The freedom business movement has the potential to become a movement of societal transformation. The vision is clear and the values are shared.
Pursuing justice through business and wealth creation, and growing freedom businesses to bring freedom and achieve societal transformation is not instant coffee: take a few bits of BAM thinking and a desire for freedom, stir into a business and voilà—transformation. No, societal transformation takes time. We want to set a stage and serve our generation in such a way that it will be a blessing for many generations to come.
Consultation on Wealth Creation (CWC): Background and Context
The CWC was not just an event. The Consultation held in Thailand, in March 2017, was a part of a consultative process, which in turn is part of broader, longer, and on-going conversations related to issues like the church, business, poverty, wealth creation, and missions.Therefore, it is important to understand the background and context of each CWC report. They are important pieces of a bigger puzzle. To understand the picture that is emerging, as we put the pieces together, one needs to see some of the other key pieces.The CWC is yet another outcome of the historic commitments adopted in the Lausanne Covenant of 1974. Here, while committing themselves to the importance of evangelism, evangelicals also expressed repentance for ‘having sometimes regarded evangelism and social concern as mutually exclusive’. Wealth creation for the economic betterment of our world is one of those neglected social concerns; and it is this that the CWC addresses.All CWC participants were presented with a list of required reading. These readings all related to the CWC assignment of exploring the Role of Wealth Creation in Holistic Transformation of People and Societies.The CWC was partly a follow up of the Lausanne Global Consultation on Prosperity Theology, Poverty and the Gospel held in April 2014. Thus, all needed to be familiar with the Atibaia Statement: https://www.lausanne.org/content/statement/atibaia-statement (more information below).
The Lausanne Global Consultation on Wealth Creation was in collaboration with BAM Global, and thus some of its work and reports were included in the required reading.
‘Why Bother with Business as Mission’, by Mats Tunehag
The executive summaries of three BAM Think Tank Reports
- Biblical Foundations for Business as Mission http://bamglobal.org/report-biblical/
- Business as Mission and the end of Poverty http://bamglobal.org/report-bop/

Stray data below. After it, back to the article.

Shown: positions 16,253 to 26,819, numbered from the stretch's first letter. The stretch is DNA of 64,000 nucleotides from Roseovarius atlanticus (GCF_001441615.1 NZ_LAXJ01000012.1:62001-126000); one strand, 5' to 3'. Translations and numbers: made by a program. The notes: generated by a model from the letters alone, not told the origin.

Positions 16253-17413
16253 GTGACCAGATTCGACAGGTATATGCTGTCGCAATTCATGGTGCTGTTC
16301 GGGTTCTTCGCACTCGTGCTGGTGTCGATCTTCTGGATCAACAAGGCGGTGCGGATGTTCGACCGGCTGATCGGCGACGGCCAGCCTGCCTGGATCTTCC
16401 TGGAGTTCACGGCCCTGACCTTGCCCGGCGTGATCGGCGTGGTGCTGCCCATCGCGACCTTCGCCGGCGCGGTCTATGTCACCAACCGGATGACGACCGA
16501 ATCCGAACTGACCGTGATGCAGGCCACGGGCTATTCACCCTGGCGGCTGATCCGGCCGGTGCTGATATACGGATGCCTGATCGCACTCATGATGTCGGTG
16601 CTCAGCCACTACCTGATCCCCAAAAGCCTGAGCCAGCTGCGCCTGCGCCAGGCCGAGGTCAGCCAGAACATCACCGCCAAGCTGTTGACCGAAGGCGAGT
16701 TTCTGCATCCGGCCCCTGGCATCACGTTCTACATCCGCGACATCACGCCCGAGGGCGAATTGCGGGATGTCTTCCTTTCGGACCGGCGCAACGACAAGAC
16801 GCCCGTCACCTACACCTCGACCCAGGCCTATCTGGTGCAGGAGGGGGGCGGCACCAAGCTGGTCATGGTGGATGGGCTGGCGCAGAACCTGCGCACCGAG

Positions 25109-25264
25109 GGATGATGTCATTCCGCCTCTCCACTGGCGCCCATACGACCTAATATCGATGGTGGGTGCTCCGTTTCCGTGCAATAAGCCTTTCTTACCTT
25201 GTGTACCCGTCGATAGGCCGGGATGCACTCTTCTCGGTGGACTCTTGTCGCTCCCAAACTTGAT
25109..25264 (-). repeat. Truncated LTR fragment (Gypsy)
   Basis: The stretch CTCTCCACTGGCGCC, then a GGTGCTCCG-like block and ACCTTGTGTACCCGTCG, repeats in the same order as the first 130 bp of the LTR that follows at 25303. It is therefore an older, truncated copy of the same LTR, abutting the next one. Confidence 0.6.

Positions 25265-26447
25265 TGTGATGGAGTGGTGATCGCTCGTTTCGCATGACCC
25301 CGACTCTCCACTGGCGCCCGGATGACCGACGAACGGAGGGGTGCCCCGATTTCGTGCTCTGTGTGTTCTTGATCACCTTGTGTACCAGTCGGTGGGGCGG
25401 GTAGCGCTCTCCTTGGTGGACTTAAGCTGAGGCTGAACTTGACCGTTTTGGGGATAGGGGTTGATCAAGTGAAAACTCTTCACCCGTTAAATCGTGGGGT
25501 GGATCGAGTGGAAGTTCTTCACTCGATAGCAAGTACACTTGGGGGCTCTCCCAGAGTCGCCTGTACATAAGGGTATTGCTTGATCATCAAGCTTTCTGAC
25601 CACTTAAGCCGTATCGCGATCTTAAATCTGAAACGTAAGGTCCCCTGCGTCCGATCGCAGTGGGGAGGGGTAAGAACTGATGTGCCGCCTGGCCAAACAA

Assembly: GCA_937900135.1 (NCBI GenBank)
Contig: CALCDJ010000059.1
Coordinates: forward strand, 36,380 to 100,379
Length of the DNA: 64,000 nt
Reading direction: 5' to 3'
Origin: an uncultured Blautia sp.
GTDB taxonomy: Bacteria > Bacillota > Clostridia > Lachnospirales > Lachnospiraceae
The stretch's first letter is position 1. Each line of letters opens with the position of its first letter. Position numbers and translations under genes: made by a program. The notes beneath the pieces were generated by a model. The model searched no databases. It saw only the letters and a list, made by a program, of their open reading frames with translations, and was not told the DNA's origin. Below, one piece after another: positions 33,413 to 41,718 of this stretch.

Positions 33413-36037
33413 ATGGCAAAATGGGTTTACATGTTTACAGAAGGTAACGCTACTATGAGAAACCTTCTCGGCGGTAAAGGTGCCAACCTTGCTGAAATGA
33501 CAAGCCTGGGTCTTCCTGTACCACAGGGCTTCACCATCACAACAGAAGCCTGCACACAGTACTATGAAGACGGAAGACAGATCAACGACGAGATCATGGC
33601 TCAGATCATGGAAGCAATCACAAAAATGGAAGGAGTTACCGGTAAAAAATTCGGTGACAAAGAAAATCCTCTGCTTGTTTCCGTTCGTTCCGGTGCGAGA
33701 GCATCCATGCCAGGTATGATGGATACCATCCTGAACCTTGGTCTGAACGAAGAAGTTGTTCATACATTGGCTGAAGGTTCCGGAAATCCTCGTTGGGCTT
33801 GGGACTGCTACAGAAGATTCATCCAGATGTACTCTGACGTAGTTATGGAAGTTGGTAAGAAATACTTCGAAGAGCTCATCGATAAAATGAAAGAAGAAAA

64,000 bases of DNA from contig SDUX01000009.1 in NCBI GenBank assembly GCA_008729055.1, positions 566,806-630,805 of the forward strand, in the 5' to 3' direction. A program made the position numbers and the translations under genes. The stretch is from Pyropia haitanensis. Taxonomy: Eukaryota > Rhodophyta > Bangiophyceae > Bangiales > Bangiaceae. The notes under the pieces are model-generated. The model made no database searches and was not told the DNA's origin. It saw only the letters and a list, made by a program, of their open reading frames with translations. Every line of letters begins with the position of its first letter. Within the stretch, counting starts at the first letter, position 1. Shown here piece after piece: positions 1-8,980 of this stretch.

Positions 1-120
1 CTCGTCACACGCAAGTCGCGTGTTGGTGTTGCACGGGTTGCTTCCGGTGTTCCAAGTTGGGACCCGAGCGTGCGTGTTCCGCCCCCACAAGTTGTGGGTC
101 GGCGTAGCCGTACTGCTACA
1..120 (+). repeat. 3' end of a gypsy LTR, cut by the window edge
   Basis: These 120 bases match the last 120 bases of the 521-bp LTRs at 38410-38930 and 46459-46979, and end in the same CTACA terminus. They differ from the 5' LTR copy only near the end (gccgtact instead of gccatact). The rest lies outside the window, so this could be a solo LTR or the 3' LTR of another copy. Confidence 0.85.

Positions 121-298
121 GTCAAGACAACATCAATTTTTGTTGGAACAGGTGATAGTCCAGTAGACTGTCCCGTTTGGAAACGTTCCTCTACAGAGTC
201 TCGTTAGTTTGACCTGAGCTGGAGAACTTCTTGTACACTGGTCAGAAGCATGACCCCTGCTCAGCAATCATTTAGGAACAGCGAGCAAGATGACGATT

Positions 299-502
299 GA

- Business as Mission in Haiti http://bamglobal.org/report-haiti/
CWC is linked with three other global consultations that dealt with similar issues, held 2004, 2009, and 2014.
The Lausanne BAM Issue Group
The first BAM Global Think Tank was held under the auspices of Lausanne. The Business as Mission Issue Group worked for a year, addressing issues relating to God’s purposes for work and business, the role of business people in church and missions, the needs of the world and the potential response of business. It summarized its findings in the BAM Manifesto (2004). Here are a few excerpts, to illustrate a growing consensus among leaders that wealth creators are called by God to serve in business.
- We believe that God has created all men & women in His image with the ability to be creative, creating good things for themselves and for others—this includes business.
- We believe in following in the footsteps of Jesus, who constantly and consistently met the needs of the people he encountered, thus demonstrating the love of God and the rule of His kingdom.
- We believe that the Holy Spirit empowers all members of the Body of Christ to serve, to meet the real spiritual and physical needs of others, demonstrating the kingdom of God.
- We believe that God has called and equipped business people to make a Kingdom difference in and through their businesses.
- We believe that the Gospel has the power to transform individuals, communities and societies. Christians in business should therefore be a part of this holistic transformation through business.
- We recognise the fact that poverty and unemployment are often rampant in areas where the name of Jesus is rarely heard and understood.
- We recognise that there is a need for job creation and for multiplication of businesses all over the world, aiming at the quadruple bottom line: spiritual, economical, social and environmental transformation.
- We recognise the fact that the church has a huge and largely untapped resource in the Christian business community to meet needs of the world—in and through business—and bring glory to God in the market place and beyond.
- See also BAM Manifesto: http://matstunehag.com/wp-content/uploads/2011/04/BAM-MANIFESTO-2.pdf
A global consultation on Business as Integral Calling was held in Wheaton, Illinois in October 2009. It brought together leaders from the realms of business, non-profit organizations, and Christian ministry with theologians and academic leaders in business, economics, and missions. Excerpts from the Declaration:
- We lament that the church and business itself have undervalued business as a vehicle for living out Christ’s calling, and have relied excessively on non-profit approaches that have resulted in dependence, waste, and an unnecessary loss of human dignity.
Celebration of Faith and Hope
- We celebrate the growing movement of people seeking to be used by God and to deploy business economic activity for God’s Kingdom.
- Business can create value, provide the dignity of work, and transform communities by improving livelihoods.
- Business can be an integral calling to proclaim and demonstrate the Kingdom of God by honoring God, loving people, and serving the world.
- Business can also provide a powerful opportunity for the transformation of individuals to achieve their full potential for creativity and productivity and to flourish and experience a life of abundance as envisioned by the Kingdom of God.